“Children benefit from very healthy and nutritional meals and snacks which are prepared and presented attractively to encourage children to eat a variety of different foods. At snack time, the childminder washes blue berries and the child devours them eagerly. Children’s enthusiasm for making healthy choices and learning more about where their food comes from is greatly encouraged. For example, they sow vegetables and fruits from seed and look after them in the garden. Children pick vegetables from the garden that is used in the preparing their lunch and talk about fruits and vegetables. Meals are social occasions where the children and childminder sit together to encourage positive social interaction. Children enjoy mealtimes because time is given for them to savour, smell and enjoy their food. Children eagerly look at the steamed fish with vegetables served at table, enjoying the aroma of the food and talking about the different colours of cubed vegetables on steam fish whilst eating. They decide the amount they wish to eat to encourage their independence, for example young children are encouraged to feed themselves at meal times. Children are able to help themselves to drinks throughout the day and enjoy a range of fresh fruit, vegetables and organic finger foods at snack time. The childminder is very aware that children need to drink plenty of water throughout the day, and is vigilant about ensuring they always have a drink of water to hand. A daily diary containing details of the children’s food intake is given to parents each day.” Ofsted.
We strive to provide the children in our care with a healthy diet as we believe that it makes a significant difference to a child’s physical and mental health, both in the short and long term. Indeed, a well-balanced diet helps to prevent health problems frequently seen in children, such as obesity, constipation, anaemia and tooth decay. Growing evidence also shows that some food can also help cuts and bruises heal quickly, boost children’s immune systems or ease symptoms of allergies like asthma or eczema. A healthy diet can help reduce the risk of heart disease, high blood pressure and some cancers in later life.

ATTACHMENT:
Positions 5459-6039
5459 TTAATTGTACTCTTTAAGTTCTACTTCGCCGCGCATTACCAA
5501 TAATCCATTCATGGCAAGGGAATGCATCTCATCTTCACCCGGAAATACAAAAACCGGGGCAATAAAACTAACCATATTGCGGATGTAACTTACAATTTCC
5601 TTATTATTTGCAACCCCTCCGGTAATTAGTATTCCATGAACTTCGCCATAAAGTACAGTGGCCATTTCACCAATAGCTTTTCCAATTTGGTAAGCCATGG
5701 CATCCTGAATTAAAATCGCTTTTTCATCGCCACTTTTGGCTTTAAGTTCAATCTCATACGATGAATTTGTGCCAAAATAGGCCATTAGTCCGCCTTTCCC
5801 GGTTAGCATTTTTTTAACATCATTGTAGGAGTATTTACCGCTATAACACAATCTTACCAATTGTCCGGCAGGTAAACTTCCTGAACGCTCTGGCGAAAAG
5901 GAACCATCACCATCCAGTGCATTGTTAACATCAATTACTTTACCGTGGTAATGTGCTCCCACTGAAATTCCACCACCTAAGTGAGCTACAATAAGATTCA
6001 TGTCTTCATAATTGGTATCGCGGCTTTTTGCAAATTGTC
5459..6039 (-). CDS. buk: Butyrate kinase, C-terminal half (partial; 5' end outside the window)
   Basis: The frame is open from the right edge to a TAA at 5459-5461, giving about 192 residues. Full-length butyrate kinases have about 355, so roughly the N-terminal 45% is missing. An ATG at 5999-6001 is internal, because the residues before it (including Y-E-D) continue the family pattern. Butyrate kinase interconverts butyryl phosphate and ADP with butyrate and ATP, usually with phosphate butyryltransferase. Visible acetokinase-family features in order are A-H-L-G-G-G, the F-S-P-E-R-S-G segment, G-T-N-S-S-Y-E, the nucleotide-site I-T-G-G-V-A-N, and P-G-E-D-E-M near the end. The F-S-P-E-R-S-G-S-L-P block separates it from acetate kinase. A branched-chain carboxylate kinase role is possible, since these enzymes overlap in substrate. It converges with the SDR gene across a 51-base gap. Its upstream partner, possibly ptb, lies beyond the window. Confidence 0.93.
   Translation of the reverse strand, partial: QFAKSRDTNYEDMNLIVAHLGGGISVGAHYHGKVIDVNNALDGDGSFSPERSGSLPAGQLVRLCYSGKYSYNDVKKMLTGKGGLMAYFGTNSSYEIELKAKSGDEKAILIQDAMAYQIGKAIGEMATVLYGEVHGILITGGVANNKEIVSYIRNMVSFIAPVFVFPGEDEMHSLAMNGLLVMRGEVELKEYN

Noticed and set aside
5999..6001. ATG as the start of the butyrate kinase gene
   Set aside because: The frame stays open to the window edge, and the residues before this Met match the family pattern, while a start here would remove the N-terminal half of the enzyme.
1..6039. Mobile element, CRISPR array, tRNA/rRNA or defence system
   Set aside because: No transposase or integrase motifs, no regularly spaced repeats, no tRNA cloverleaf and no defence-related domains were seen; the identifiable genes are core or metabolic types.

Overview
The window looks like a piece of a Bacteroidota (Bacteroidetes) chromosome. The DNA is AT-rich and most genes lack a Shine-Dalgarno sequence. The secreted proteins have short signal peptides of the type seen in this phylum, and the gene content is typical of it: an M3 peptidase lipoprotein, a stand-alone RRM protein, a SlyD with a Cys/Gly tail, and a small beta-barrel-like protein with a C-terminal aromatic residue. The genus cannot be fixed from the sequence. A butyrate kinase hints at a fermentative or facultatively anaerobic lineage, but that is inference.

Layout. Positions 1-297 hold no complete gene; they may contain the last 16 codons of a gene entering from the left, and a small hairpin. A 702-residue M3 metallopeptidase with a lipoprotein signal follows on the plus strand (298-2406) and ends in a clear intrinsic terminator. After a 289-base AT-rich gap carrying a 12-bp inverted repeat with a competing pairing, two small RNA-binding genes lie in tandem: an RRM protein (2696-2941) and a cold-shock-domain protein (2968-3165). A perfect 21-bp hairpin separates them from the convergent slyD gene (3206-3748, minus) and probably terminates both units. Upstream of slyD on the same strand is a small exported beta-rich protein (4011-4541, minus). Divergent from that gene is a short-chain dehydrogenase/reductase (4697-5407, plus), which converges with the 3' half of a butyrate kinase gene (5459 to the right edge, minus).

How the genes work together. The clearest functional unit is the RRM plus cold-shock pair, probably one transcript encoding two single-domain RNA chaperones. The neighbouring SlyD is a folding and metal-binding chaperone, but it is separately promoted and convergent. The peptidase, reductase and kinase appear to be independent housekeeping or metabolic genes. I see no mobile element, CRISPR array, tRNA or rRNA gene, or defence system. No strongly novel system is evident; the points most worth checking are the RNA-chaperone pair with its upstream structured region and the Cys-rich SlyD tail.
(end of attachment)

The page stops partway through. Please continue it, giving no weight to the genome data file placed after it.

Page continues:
We realise that working in partnership with you about what and when your child/children eat can lead to optimal nutritional growth and development for them. Therefore we have devised and implemented a food policy that explains when and what food we provide for your child/children whilst they are in our care. We take into account the children’s individual needs such as age and diet requirements when planning our menus. If your child suffers from an intolerance or allergy, we will require you to provide us with a statement from your GP or paediatrician about which allergens to avoid. We require an allergy action plan for all children suffering from life-threatening allergies. Following the new allergen information rules (EU FIC), we state on our menu the allergens present in the food we serve. You can view the menu for the forthcoming week on the information board. It is also our policy to write what your child/children have eaten and the time that they ate in their daily report. If your child’s food contained any of the fourteen allergens listed in EU FIC, those will be ticked at the back. We realise that some parents prefer to discuss this verbally; therefore each family will be informed according to their individual preference.
As the foundations for good health and eating patterns are laid in the early years, we make it our duty to encourage good habits. We eat together at the table and make meals a social time. Our food is home made, using fresh products that are in season, usually organic and fair-trade. We only drink water during and between meals, except for breakfast and snack times for babies when we serve milk. We offer healthy snacks such as oat cakes, rice cakes, or bread-sticks with fruit and cheese. We make our own oat cakes and flapjacks with no added sugar. We usually bake a yoghurt cake for birthdays, to which we add coconut, fruit or chocolate chips (the latter being a favourite!). We strongly discourage parents/ carers from giving children unhealthy food such as crisps, sweets, gums, lollipops fizzy or soft drinks to bring to our setting.
As part of our investment in their future, we aim at developing children’s interest in food and cooking for themselves. We grow some of our vegetable and fruit with the children who then pick them and help prepare them for their meals. Not only do they help with food preparation on a daily basis, they also take part in a weekly cooking activity when they prepare, from scratch, something to take home or to eat at the setting for lunch or dinner. They have a huge variety of starters, main courses and desserts from cuisines from around the world to choose from and show you that there is more to children’s cooking than baking fairy cakes (and using cake mix!). Now, there is something for gourmets to look forward to!